The company that ships cargo for Delta (Pilarte Cargo) then scheduled our shipment on the next Delta flight to JFK. After the shipment was scheduled, there was an inspection by the Pilarte Cargo agents (which included emptying our carefully-packed cooler of all individual animal containers to run the empty cooler through an x-ray machine). Altogether, this process with Delta took 2+ days, as we sat waiting for hours at a time without receiving any information from Pilarte Cargo. The cost of shipping one large cooler with our lizards to JFK was $250 (payable only by cash, in USD).
With American Airlines, the process was much faster, easier, and less expensive, and I would strongly recommend using American for shipping anything from the Dominican Republic to the US. When meeting with Franklin Encarnacion the week before we planned to ship lizards, he introduced us to Freddy Roque, an agent of CaribeTrans, the highly professional company that ships cargo for American (and several other airlines). I was asked to email Franklin and Freddy with the following information: my local address and phone number, a copy of my passport, the size and weight of the container(s) I wished to ship, photographs of the individual animal containers and the large shipping container (to confirm they met with IATA LAR regulations), my own statement about the health of the animals I was shipping, and a statement from the Ganadera that the Zoosanitario form was not needed (this was accomplished via a phone call to Dra. Gomez, who verbally agreed that the form was unnecessary). I then asked for a cargo reservation on an American flight to Miami on a certain date (there are daily flights at 6am, 9am, 1pm, and 3pm), and I was asked to bring the shipment to the cargo terminal 4 hours prior to my desired flight. CaribeTrans took care of all other paperwork, and nothing else was required from me. We were able to send two separate shipments to Miami, spending only a few hours at the airport each time. The cost of shipping one large plastic box to MIA was $200 (payable only by cash, in USD).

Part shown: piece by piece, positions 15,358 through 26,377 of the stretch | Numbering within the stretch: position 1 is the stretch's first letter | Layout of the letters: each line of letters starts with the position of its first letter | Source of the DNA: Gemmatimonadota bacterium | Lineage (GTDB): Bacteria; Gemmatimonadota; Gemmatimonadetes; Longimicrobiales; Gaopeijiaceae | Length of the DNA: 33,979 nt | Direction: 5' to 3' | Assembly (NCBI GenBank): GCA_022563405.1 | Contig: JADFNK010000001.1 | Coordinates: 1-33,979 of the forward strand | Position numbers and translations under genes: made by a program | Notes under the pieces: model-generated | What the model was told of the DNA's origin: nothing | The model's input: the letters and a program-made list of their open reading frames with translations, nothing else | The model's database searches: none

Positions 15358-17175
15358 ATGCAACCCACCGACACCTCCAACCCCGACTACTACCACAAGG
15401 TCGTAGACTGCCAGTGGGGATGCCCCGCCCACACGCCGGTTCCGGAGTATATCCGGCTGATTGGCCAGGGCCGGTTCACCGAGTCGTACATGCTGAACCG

4. Once the shipment arrives in the United States, someone must receive the cargo at the cargo terminal. When we sent the lizards through NYC, my technician was traveling on the same itinerary, and she had an 8 hour layover in which she was able to handle the shipment. Our shipments through Miami were handled by a former student from my lab. (You can also hire a professional broker for this.) The broker needs to set up an appointment with USFW to inspect the animals at least 48 hours prior to the arrival of the animals. And, as with any importation of animals to the US, you must submit a USFW eDec 48 hours prior to the arrival of the animals. After you ship the animals and get an Air Waybill number for the cargo shipment, go back and update the eDec with this number.
When the shipment arrives in cargo, the broker must go to the cargo terminal and pick up the documents included in the shipment (usually, several copies of the Air Waybill, the scientific collection and export permits, and a copy of the eDec). Then, the broker should go to USFW where an agent will look at the documents. It’s a good idea to have a CBP Form completed before this step, just for completeness. (For both shipments through Miami, an inspection of the actual container of animals was not necessary, because the documentation was sufficient. In New York, the USFW inspector came to the cargo terminal to inspect the animals directly. In that case, we needed to get a conditional release from USFW so that Customs could clear the shipment while the inspection occurred.)
Next, take all of the USFW-stamped forms to Customs. Andrew’s explanation of this: “They probably won’t understand your purpose with, or how you got the lizards, but just explain it clearly. They will sigh and sign the forms, and stamp them with this hole-punchy thing.”
Finally, take all of the stamped, signed, and punched sheets back to Cargo. Depending on the airline/airport, they will charge you an import fee of $40-50 and then direct you to go collect your shipment.
5. Send the lizards on to their final destination. We repackaged our lizards in a large cardboard box insulated with styrofoam, and then shipped it overnight through the US Postal Service, which guaranteed their arrival by 10:30am for approximately $75/box.
Then, welcome your lizards to their new home!
This was a very complicated process for us, and I couldn’t have done it without the extensive assistance of Maria Jaramillo, Brittney Andre, Ariel Kahrl, and Miguel Webber; and the generous help of the amazing Andrew Battles. It always helps to have a great team!